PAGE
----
British holidaymakers who wish to avoid 14 days’ quarantine face a race to get back to the UK before new coronavirus travel rules kick in.
Transport Secretary Grant Shapps said on Thursday that those arriving in the UK from Croatia, Austria and Trinidad and Tobago will need to self-isolate.
There are currently 17,000 British tourists in Croatia, according to the country’s national tourist board.
The changes apply to anyone arriving after 04:00 BST on Saturday.
But UK tourists returning from Portugal will no longer need to self-isolate after the country was added to the UK’s list of travel corridors.
The Portuguese government welcomed the changes and said the move “allowed for an understanding that the situation in the country has always been under control”.
Meanwhile, the Scottish government has added Switzerland to its list of countries requiring quarantine.
Speaking about the latest additions to the quarantine list, Mr Shapps said he understood the “inconvenience” involved, but said it was “just a fact of this summer”.
The transport secretary also said testing for coronavirus at airports to help reduce quarantine time was “under active review”.
But he told Radio 4’s Today programme: “I don’t want to offer false hope by saying ‘it’s just as simple as a test at the airport’… because it won’t tell you what you need to know.”
Airport tests on arrival would only pick up “a very small proportion” of people who had the virus without symptoms, he said, and a follow-up test would be needed around a week later. In the meantime, people would still have to quarantine.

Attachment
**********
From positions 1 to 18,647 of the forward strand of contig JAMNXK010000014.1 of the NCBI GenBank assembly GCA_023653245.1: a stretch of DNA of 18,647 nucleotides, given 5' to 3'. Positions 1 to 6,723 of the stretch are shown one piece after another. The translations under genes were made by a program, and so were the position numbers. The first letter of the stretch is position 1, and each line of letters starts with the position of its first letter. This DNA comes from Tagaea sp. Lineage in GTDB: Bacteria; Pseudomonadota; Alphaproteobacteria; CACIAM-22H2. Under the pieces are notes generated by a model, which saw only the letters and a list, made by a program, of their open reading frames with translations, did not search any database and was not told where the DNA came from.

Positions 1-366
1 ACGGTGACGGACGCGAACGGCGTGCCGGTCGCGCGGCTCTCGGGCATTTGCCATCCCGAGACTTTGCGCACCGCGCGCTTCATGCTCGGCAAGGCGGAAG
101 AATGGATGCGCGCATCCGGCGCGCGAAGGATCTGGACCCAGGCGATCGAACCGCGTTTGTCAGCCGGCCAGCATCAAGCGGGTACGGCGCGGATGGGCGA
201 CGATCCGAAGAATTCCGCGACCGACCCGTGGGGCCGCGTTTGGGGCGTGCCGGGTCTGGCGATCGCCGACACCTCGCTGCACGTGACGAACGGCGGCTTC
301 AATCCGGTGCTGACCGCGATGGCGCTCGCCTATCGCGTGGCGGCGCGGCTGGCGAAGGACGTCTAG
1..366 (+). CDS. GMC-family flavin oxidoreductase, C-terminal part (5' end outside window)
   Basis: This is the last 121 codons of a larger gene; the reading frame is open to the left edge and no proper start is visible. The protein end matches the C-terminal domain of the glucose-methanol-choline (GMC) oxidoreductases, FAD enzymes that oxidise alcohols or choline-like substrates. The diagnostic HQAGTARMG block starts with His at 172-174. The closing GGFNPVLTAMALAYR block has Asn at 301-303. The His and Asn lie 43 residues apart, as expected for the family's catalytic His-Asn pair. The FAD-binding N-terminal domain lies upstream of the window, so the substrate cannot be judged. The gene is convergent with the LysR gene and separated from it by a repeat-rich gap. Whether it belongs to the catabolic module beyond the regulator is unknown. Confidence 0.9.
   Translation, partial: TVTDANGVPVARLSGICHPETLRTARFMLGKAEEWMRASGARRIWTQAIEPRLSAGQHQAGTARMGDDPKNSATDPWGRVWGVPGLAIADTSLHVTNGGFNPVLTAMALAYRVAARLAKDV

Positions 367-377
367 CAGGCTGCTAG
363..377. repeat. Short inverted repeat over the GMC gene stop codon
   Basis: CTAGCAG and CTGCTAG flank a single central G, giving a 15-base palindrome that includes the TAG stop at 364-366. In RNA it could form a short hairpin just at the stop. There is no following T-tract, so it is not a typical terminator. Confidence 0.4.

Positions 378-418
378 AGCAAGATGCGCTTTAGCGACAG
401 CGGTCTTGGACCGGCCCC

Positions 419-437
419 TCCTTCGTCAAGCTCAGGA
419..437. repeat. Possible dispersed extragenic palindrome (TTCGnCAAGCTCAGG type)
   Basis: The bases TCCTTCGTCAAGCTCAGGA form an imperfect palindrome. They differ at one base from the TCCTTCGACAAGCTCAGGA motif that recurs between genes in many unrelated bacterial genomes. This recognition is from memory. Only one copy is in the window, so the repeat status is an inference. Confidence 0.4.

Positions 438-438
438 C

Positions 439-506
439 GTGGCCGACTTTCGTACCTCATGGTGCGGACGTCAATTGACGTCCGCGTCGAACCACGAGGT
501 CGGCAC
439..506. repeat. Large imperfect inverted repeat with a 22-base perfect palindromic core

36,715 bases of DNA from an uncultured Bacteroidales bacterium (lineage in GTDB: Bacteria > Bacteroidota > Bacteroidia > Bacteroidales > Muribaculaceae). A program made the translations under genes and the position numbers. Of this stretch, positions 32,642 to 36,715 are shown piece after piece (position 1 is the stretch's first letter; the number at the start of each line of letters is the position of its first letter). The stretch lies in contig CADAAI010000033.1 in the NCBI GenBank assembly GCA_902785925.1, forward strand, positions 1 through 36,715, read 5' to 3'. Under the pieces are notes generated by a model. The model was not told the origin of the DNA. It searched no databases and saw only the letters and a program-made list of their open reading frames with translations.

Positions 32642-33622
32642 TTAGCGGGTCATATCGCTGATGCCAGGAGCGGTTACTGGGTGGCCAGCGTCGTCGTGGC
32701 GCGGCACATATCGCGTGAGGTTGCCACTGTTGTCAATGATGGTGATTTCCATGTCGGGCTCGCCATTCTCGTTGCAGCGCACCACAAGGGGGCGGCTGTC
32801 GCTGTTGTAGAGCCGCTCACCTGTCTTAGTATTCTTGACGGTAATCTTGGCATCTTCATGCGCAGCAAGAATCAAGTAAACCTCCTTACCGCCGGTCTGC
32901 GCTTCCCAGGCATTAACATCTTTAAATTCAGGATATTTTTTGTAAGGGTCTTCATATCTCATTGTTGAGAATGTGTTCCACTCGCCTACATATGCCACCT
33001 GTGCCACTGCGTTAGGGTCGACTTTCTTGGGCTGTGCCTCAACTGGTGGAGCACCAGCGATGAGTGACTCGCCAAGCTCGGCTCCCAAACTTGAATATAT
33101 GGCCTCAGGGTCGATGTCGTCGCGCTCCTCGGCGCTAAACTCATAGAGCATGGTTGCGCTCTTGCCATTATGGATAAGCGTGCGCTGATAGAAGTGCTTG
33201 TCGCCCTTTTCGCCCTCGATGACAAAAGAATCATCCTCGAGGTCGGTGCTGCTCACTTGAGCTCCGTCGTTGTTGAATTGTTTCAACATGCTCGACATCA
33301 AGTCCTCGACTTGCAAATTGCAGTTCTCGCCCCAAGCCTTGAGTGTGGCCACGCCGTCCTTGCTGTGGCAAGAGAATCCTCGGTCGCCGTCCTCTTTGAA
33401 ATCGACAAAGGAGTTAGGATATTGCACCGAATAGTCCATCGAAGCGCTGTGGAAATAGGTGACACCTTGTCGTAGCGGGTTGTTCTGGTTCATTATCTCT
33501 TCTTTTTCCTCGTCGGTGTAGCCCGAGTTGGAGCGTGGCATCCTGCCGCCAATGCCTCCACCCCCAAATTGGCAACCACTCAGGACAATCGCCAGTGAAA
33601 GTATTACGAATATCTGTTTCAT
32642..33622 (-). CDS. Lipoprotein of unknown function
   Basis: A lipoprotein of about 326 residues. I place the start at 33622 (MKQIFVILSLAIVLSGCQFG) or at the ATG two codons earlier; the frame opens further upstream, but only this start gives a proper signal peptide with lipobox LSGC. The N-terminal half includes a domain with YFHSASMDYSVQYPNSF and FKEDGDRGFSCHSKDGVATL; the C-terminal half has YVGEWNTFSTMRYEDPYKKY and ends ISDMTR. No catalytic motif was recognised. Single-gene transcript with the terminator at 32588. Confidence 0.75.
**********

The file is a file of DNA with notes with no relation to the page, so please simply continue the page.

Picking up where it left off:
There were also issues around ensuring the second test was actually taken by the quarantining person, Mr Shapps said.
Liam and Jodie, a couple from Keighley, West Yorkshire, paid about £800 to travel home from northern Croatia via Munich before the quarantine deadline, after finding it impossible to book a direct flight in time.
“There wasn’t an alternative. There are no flights from Pula to the UK on Fridays, only a flight from Zagreb to London runs but obviously that was fully booked,” Liam, a mechanical engineer, said.
He added that the only other flights available had stops in Spain, which is already subject to the UK’s quarantine rules.
The latest updates to the quarantine list come after thousands of British holidaymakers made a last-minute dash to get home from France last weekend, before the measures came into force.
The country is continuing to see a sharp rise in the number of new virus cases, with more than 4,700 reported on Thursday – the highest level in three months.
Over a two-week period, the UK recorded 20.9 coronavirus cases per 100,000 people, according to the European Centre for Disease Prevention and Control.
In comparison, Croatia had 41.7 cases per 100,000, Austria had 30.8 and Portugal 27.8.
BBC News Europe correspondent Gavin Lee said British tourists are mainly staying in the coastal regions in the south of Croatia near Split and Dubrovnik, as well as the western coast, around Istria.
Igor Pokaz, the Croatian ambassador to the UK, told the Today programme he has urged the UK government to take a “more nuanced approach” to travel quarantines.
He said the virus spikes in Croatia were concentrated in certain regions such as the capital Zagreb, but there were “very, very few cases” in other destinations popular with holidaying Britons, such as Dubrovnik and its nearby islands.
Mr Shapps said “there is a case for regionalisation” and the government was looking at how to do it effectively, including by having different rules for a country’s islands.
But the transport secretary said there were concerns about how detailed the regional data was on other countries’ individual islands.
He also said a regional approach would be harder to implement on the mainland where people could potentially travel between areas with differing quarantine rules.